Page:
I enjoy reading English books, articles,


newspapers, and magazines.
Studying English can be important for me
because other people will respect me more
if I know a foreign language.
I enjoy watching English news and movies.

SD

3.69

0.90

3.87

0.93

3.88

0.92

Although these three items received the lowest mean


scores compared to other questions outlined in the research
questionnaire, they do not indicate that these students were
less motivated to read English books, articles, or newspaper,
or that they enjoy watching English news and movies. The
mean scores of these three items still suggest that the
students had fairly high integrative and instrumental

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Nakhon Kitjaroonchai: Motivation toward English Language Learning of Students in Secondary and
High Schools in Education Service Area Office 4, Saraburi Province, Thailand

motivation, as defined in Table 1, page 6.


Aside from looking at how motivation is instrumentally or
integratively driven, the general perception towards English
language learning needs to be analyzed as well. A general
overview may reveal the broad disposition towards the
English language. This is shown in Table 6.
Table 6. Mean scores and standard deviations of students motivation of
English language learning as it relates to the ASEAN Community
Items

Q1

Q3
Q7

Q9

Studying English is important to me


because I can understand the cultures and
traditions of the ASEAN member
countries.
Studying English can be important for me
because I will be able to communicate with
my neighbors in the ASEAN member
countries.
Studying English helps me to better
understand the ways of life of the ASEAN
member countries.
Studying English helps me to associate
with the neighbors in the ASEAN member
countries and learn about their values and
beliefs.

SD

4.44

0.60

4.56

0.63

4.42

0.62

4.40

0.70

The four items in Table 6 as shown above are questions


related to students perception toward ASEAN community.
These students indicated that they were very highly
instrumentally motivated to study English as the language
will enable them to communicate with people in the ASEAN
member countries ( x =4.56), and they were highly
integratively motivated to learn English in order to
understand the cultures and traditions of the ASEAN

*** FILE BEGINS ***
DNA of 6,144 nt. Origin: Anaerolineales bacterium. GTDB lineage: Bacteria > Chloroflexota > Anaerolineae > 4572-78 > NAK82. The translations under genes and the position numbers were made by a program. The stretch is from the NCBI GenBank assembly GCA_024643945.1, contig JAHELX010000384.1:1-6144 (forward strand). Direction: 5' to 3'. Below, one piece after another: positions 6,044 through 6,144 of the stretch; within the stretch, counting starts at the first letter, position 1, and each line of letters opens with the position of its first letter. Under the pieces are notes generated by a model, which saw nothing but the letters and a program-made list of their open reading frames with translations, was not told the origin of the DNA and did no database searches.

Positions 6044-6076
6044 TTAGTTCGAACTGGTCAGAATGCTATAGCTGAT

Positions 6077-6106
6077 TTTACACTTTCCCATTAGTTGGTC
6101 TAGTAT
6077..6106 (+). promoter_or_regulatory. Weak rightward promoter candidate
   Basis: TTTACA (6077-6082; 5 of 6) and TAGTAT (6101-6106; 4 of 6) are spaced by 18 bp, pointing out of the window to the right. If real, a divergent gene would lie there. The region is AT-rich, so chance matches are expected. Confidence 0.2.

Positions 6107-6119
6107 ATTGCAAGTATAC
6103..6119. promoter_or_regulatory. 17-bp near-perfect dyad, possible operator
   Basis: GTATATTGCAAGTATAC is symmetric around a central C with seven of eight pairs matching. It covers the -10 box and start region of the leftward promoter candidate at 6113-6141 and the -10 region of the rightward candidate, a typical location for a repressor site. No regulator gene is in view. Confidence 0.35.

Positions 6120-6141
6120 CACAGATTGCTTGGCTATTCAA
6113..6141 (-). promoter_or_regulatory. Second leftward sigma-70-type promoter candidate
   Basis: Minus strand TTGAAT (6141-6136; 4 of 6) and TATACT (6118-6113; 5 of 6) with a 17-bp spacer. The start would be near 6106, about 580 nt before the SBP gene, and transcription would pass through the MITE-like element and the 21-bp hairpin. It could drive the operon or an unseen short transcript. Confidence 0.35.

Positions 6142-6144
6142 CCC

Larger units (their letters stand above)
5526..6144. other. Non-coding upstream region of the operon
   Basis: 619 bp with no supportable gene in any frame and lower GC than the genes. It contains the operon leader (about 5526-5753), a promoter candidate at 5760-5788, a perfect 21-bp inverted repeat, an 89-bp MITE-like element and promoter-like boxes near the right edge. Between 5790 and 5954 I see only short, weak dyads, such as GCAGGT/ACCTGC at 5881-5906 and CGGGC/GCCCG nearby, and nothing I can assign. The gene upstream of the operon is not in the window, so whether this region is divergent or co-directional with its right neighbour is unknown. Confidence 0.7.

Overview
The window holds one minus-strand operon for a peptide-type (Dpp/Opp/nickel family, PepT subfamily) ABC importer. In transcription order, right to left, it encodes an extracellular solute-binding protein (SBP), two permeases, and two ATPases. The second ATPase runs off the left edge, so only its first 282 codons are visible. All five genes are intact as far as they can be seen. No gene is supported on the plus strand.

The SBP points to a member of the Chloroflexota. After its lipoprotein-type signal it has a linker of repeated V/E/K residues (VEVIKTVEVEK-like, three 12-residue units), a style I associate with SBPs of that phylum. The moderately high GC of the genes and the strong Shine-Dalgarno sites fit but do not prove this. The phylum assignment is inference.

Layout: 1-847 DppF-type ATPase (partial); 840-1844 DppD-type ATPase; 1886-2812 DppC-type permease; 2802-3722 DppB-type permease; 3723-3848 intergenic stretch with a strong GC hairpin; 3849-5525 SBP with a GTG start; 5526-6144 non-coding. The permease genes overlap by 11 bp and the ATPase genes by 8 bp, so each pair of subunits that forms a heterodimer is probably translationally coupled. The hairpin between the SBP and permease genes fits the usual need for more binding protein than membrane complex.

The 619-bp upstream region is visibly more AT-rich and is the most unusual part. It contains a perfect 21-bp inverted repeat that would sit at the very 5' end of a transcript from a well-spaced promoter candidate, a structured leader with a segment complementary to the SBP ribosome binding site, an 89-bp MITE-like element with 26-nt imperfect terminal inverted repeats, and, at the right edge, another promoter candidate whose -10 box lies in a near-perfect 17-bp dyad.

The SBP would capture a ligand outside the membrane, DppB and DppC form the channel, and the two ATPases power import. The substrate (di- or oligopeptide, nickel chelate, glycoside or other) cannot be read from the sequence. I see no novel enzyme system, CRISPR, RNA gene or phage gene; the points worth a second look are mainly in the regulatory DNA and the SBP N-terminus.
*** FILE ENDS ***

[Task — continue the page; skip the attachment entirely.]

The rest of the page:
member countries ( x =4.44), their ways of life ( x =4.42),
as well as their values and beliefs ( x =4.40). It can be
inferred that these secondary and high school students were
highly integratively and instrumentally motivated to learn
English for the benefit of the upcoming ASEAN community
in which the average mean score for these four items is ( x =
4.46).

ranging from grade 7 (M.1) to grade 12 (M.6), it was


worthwhile to analyze the trend of each grades motivational
level. The result of statistical analysis was shown in Figure
C below.
As shown in Figure C, students in Mathayom 1 (grade 7)
appeared to have the highest motivational level to learn
English among other groups. However, their motivational
level started to diminish as they progressed to Mathayom 2
and 3 (grades 8 and 9). Nevertheless, the downhill trend did
not remain as students motivational level gradually
increased in subsequent higher grades (Mathayom 4-6). The
trend of motivational level and orientation change suggest
that when students shift from primary school level to
secondary school level, at the first phase their motivation to
learn English is very high. This might be due to the fact that
they need to adjust themselves to new demands in the higher
grade levels. As seen in Figure C, the Mathayom 6 students
motivational level surmounted the other lower levels. This
might be due to the fact that these students are rigorously
preparing themselves for college education where a greater
knowledge and proficiency of English is required. Thus, the
determination to achieve these goals may contribute to the